Heather N. Keaney. Medieval Islamic Historiography: Remembering Rebellion. New York: Routledge, 2013. xx + 187 pp. $125.00 (cloth), ISBN 978-0-415-82852-9.
Reviewed by Shari Silzell (History Department - University of Texas at Austin)
Published on H-Mideast-Medieval (April, 2014)
Commissioned by Christine D. Baker (University of Texas at Austin)
Assassinating ‘Uthman: Writers, Rebellion, and Medieval Historiography
In Medieval Islamic Historiography: Remembering Rebellion, Heather N. Keaney examines narratives about the revolt against the third caliph ‘Uthman ibn ‘Affan (d. 656) to trace trends in Islamic historiography from the ninth through the fourteenth centuries. She argues that medieval historians were in dialogue with one another, debating the fluctuating tensions that arose from the disparity between religio-political ideals and the realities of the period in which they wrote. Keaney challenges the conventional wisdom that the failure of ninth-century historians to reconcile religio-political principles and practice resulted in centuries of Islamic historiography that was merely an abridgement of the ninth-century universal histories, particularly al-Tabari’s (d. 923) Tarikh al-Rusul wa-l-Muluk (The History of Prophets and Kings). Keaney joins the recent tide of scholarship that examines medieval Islamic historical literature as a reflection of the milieu in which it was written rather than as a narrative of “what really happened” or as a quest for a “kernel of truth.” In this, Keaney’s work intersects with that of number of recent scholars who have uncovered authorial intent behind the histories written during the medieval period, including Denise Spellberg’s Politics, Gender, and the Islamic Past: The Legacy of ‘A’isha bint Abi Bakr (1994) and Tayeb El-Hibri’s Reinterpreting Islamic Historiography: Harun al-Rashid and the Narrative of the Abbasid Caliphate (1999).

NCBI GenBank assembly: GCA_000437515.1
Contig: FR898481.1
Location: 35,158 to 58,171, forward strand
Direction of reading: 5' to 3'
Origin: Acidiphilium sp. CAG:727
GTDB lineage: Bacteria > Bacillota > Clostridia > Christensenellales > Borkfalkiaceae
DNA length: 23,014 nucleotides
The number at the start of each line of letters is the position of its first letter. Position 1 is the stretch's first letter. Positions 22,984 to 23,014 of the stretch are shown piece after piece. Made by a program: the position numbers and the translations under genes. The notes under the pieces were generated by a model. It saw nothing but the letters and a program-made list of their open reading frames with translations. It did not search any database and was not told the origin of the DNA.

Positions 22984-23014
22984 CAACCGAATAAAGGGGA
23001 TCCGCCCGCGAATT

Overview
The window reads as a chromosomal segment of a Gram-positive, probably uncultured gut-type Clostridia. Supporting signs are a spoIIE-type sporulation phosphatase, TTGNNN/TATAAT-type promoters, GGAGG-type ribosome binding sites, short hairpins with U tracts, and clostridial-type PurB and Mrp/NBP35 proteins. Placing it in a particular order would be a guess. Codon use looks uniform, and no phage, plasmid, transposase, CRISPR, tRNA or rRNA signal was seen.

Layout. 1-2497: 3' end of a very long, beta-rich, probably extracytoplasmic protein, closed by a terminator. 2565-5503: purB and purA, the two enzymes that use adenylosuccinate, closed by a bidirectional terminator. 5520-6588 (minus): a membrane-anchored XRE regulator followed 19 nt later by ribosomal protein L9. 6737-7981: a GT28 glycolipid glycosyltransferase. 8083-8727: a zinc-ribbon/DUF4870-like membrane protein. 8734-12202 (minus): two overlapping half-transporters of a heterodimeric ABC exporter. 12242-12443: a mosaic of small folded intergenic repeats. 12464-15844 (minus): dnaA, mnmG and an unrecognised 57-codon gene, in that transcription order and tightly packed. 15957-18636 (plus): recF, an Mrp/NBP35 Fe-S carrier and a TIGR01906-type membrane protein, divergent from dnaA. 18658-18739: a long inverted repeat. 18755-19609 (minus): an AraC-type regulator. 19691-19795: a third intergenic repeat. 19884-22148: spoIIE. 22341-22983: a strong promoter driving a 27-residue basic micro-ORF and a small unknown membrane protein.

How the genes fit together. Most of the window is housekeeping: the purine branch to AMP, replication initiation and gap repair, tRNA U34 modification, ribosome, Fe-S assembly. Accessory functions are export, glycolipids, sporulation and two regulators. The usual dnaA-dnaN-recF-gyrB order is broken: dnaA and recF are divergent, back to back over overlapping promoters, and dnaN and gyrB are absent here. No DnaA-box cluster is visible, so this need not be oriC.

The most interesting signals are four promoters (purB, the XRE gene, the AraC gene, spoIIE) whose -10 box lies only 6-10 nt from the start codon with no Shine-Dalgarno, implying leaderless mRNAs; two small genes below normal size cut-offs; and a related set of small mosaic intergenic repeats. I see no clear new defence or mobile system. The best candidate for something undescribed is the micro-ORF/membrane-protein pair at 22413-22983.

Keaney, however, goes several steps further than El-Hibri by examining the political and ideological concerns of authors in subsequent centuries and situates their work--specifically, their narratives of the life and assassination of ‘Uthman--as a reflection of the specific tensions and controversies prevalent in the time and location in which they wrote. She contends that, rather than merely compiling previous sources, Islamic historians used the same type of editorial choices as their ninth-century predecessors in order to “communicat[e] specific religio-political positions” (p. 2). Keaney also contends that this creative summarization of al-Tabari, generally seen as conservative, was actually as bold as the ninth-century accounts that contradicted the pious, ideal image of the Companions of the Prophet propagated in hagiographical literature. Lastly, Keaney argues that the remarkable aspect of medieval Islamic historiography is not the reliance on al-Tabari, but rather the replacement of this type of history in the twelfth century by sacred biographies and the reappearance of universal histories in the fourteenth century. “Certain historical moments,” Keaney states, “encourage different types of historical remembering,” in both form and content (p. 2). A close comparative reading of the ‘Uthmanic narratives “provides clues of contemporary context and concerns” (p. 100). This, in turn, provides a better understanding of historiographical development.